How do objects in space travel?
Almost all of our neighbors in space are in orbit around something. All of the planets are in a circular or elliptical orbit around the Sun. Our moon and the moons of the other planets are in orbit around their planets. Comets are in an irregular orbit around the Sun. Most asteroids in our solar systems are orbiting the Sun in a band between Mars and Jupiter. Most human-made spacecraft in space are orbiting Earth. Almost all of the rest, even ones we think of as traveling to other planets, are in orbit around the Sun.
Even our Sun is traveling around the center of the Milky Way galaxy. The huge amount of matter there acts as a gravitational center for the other stars in the Milky Way. They travel around the center of the Milky Way as our planets go around the Sun.
There are a few things that we are familiar with, though, that aren't in orbits. When a meteorite enters our atmosphere and becomes a "shooting star," it is no longer in an orbit. Some space probes like Voyager have achieved escape velocity and broken away from the pull of the Sun's gravity and left the solar system. These space probes are not in orbit around a planet or the Sun, or they would stay near a planet or continue in a loop around the Sun.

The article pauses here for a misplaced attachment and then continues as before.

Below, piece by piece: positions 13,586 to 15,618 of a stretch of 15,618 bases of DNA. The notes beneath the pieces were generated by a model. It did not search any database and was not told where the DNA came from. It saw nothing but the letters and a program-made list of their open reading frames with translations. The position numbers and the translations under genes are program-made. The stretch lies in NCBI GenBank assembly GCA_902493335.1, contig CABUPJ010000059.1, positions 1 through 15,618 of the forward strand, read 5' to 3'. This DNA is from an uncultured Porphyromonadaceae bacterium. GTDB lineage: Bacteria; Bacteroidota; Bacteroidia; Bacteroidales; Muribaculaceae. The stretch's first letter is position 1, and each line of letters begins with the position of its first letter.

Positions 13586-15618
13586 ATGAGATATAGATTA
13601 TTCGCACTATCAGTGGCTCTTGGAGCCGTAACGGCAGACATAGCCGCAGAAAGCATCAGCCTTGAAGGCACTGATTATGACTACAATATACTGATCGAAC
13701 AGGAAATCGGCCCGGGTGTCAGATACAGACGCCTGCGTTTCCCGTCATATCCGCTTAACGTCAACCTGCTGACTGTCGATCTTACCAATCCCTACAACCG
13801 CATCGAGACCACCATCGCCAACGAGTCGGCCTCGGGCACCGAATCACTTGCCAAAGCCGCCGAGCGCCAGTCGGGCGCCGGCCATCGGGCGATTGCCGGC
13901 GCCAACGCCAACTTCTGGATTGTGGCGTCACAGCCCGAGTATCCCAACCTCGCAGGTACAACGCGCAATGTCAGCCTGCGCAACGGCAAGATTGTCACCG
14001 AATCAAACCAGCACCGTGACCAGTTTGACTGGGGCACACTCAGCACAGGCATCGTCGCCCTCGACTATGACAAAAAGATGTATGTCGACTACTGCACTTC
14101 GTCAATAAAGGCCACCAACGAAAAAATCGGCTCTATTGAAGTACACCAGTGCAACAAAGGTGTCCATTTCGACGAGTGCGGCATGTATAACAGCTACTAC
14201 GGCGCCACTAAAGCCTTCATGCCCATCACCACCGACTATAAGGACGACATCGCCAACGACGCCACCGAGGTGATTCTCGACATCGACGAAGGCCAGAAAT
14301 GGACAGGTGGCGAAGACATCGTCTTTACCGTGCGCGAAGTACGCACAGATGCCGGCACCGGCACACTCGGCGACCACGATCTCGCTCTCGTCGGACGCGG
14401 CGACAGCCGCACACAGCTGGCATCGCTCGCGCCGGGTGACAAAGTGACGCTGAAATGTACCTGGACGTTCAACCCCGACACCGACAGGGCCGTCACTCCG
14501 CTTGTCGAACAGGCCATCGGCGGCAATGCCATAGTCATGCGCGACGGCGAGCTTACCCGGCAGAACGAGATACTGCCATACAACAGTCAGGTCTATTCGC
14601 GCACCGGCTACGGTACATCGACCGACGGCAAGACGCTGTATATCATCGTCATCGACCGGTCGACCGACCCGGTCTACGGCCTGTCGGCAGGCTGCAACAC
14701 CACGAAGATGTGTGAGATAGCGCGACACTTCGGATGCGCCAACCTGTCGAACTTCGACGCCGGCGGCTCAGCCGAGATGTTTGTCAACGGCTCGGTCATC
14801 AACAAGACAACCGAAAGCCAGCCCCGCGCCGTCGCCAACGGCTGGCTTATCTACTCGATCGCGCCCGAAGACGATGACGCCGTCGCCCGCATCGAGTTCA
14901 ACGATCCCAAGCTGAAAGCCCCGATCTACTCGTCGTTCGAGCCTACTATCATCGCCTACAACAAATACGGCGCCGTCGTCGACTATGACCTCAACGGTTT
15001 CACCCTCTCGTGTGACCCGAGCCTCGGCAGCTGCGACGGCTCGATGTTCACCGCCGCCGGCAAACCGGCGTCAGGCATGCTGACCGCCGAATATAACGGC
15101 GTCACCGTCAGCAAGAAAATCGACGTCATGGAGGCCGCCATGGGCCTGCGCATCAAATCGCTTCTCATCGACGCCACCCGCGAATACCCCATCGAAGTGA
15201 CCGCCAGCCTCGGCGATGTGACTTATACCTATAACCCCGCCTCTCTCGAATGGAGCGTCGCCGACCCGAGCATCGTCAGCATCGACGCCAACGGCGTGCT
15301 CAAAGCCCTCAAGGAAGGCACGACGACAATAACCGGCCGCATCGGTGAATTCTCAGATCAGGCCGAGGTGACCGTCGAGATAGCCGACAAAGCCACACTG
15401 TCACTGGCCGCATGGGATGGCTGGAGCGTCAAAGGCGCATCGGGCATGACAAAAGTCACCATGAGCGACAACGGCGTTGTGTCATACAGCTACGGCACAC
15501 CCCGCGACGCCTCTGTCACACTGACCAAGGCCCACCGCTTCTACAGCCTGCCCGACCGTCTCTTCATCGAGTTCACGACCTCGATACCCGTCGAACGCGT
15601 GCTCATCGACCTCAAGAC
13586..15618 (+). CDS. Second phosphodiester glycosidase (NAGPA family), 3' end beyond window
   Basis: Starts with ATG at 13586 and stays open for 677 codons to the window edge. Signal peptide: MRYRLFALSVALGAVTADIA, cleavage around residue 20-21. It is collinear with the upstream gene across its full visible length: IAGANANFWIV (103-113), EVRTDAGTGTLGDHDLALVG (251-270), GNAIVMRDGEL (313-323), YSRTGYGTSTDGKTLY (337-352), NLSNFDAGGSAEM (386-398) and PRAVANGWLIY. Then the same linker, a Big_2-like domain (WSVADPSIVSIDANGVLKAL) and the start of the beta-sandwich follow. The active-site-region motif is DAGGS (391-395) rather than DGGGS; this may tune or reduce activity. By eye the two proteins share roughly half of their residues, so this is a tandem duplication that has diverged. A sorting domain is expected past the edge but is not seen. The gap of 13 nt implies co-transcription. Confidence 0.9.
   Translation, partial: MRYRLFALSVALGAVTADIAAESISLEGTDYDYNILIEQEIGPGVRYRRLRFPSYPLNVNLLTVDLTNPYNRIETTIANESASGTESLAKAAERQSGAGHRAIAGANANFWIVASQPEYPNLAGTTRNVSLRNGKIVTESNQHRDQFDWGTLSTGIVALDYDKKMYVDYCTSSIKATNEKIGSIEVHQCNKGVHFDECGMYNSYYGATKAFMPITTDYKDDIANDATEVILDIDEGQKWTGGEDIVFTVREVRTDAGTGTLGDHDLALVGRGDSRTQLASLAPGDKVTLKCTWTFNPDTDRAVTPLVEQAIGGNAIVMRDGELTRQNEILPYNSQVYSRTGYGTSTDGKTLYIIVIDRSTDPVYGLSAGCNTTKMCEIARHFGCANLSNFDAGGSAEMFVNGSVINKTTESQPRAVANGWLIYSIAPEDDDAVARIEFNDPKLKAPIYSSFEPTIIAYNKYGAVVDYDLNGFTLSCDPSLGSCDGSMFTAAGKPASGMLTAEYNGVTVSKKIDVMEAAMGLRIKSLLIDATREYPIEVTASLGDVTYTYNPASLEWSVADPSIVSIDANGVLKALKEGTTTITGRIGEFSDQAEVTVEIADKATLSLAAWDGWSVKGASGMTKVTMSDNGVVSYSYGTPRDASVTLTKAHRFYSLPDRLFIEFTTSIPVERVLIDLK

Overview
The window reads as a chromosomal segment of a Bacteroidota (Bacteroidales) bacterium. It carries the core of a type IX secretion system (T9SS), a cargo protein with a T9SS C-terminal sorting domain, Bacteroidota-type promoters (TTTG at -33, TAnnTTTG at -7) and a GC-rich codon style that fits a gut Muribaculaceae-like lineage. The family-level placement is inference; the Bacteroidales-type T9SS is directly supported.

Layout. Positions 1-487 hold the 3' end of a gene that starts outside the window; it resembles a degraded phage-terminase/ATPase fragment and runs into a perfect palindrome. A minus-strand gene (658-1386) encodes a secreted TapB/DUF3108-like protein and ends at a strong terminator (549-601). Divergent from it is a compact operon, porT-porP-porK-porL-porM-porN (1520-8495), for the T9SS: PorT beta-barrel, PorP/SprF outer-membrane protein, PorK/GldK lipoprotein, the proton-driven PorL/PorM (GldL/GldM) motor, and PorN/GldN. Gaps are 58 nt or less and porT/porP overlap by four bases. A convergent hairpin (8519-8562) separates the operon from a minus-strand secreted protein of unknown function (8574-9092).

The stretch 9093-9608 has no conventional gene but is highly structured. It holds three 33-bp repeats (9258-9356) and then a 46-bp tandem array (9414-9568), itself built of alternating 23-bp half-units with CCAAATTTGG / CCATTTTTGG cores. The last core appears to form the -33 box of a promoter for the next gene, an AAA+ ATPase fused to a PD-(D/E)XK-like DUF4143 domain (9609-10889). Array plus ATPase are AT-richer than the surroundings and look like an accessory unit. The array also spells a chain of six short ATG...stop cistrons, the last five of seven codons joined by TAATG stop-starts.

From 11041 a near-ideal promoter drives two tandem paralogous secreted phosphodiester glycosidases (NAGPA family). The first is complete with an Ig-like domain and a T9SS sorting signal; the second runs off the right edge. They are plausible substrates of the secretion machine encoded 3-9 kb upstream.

What is a satellite?
What causes an orbit to happen?
What is an asteroid, a planetoid, a meteoroid a micrometeoroid?
What is in space besides planets and stars?
How do we put a spacecraft into orbit?
Are there orbits within orbits?
How do asteroids orbit?
Can gravity affect the surface of objects in orbit around each other?
What is the orbital plane?
What role does the Sun play in space missions like DS1's?
What could cause an orbit to fail?